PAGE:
I Marched Because Washington Doesn’t Represent Me.

For me the march was about my children.  I have 21-year-old twins, a daughter and son.  They are both at UNL.  My daughter is an Ag Ed major and my son is an El Ed major. My husband and I farm and have outside jobs in the ag field.  We believe that none of you have our best interest at heart.  Betsey DeVos is the absolute WORST thing for both students and teachers in public education, yet you all support her.  President Trump is signing EO’s so fast his head is spinning.  NAFTA and TPP were GOOD for Nebraska Ag, but none of our state leaders had the spine to fight for them.  At the same time, our state is short of money.  I march because I want my daughter and son to be protected by Title IX.  You don’t.  I march because I believe none of you have MY family’s best interests at heart.  I march because I believe in humanity and that there isn’t a boogie man behind every face.  I march for the lovely Iranian grad student and his wife and child who live across the hall from my children.  They are GOOD people and they worked HARD to get here.  I march because you are all so wrong in how you represent me.

I Marched to Believe we Can Do Better. And I Walked Away Believing We Can.

I marched. For the women and men who marched before me. And for those women and men who could not.

I marched to add greater cracks in the ceiling made of glass. And I marched for the littles who will lead our country one day.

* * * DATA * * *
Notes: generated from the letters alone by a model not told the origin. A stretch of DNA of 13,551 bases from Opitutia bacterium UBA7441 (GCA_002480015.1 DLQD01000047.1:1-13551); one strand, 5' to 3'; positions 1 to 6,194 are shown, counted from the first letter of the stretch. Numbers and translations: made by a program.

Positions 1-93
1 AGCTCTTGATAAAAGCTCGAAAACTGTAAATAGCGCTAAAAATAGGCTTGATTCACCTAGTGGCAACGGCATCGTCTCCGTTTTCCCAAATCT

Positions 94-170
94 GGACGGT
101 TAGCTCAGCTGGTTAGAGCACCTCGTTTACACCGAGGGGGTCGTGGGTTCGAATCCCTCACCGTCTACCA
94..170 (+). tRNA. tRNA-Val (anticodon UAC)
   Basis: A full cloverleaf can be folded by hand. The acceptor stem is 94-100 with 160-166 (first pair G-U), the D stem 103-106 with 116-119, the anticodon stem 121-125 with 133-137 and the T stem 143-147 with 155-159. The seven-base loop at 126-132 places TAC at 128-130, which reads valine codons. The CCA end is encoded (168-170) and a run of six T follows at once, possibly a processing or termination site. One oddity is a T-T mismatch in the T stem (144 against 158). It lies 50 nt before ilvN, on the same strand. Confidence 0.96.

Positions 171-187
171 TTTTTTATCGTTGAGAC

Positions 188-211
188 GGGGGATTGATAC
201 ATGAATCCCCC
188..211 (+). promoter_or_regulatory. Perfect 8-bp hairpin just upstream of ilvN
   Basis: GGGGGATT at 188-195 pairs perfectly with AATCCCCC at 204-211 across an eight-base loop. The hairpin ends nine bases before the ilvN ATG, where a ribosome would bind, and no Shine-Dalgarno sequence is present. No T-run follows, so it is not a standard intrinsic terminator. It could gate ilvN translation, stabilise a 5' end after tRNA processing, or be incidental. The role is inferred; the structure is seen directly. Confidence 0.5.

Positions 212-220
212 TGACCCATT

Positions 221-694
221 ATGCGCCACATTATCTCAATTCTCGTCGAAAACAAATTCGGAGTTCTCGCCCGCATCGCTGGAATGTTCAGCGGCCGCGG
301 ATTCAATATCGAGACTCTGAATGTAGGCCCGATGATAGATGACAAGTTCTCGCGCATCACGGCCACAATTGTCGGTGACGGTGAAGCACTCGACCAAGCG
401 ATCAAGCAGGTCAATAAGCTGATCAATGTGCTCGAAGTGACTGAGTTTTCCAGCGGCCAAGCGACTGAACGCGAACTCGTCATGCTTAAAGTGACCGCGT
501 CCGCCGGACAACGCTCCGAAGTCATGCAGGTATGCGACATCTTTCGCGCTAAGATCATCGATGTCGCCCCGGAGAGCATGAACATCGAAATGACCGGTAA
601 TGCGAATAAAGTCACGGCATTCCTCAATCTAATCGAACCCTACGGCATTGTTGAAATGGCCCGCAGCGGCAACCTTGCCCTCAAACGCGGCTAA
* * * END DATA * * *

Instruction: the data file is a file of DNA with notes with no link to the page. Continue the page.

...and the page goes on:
I marched for me and the ones I love. And I marched for those I haven’t met yet.

I marched for those who believe in the resistance. And for those who don’t think they need it.

I marched for the wage gap. And for freedom of speech.

I marched to no longer be a bystander. And to exercise my rights and privileges as an American.

I marched for public schools. And for equality for all.

I marched for hope. And I marched for strength.

I marched to believe we can do better. And I walked away believing we can.

Why Wouldn’t I March? Why Didn’t You?

I grew up in a small town in central Nebraska, went out of state to college, work, and grad school, and returned to rejoin my family. Seven years ago, I started my own family here. I’m now an educator, a mom, a researcher, a wife, a small business owner, a student. I’m comfortable speaking up and speaking out. But I wasn’t sure I would march. I’m 38 years old, and I, like most of the others in this collection, had never engaged like that before. I am a lot of different things, but was I an activist, a protester?

 Eventually, I realized… why wouldn’t I march?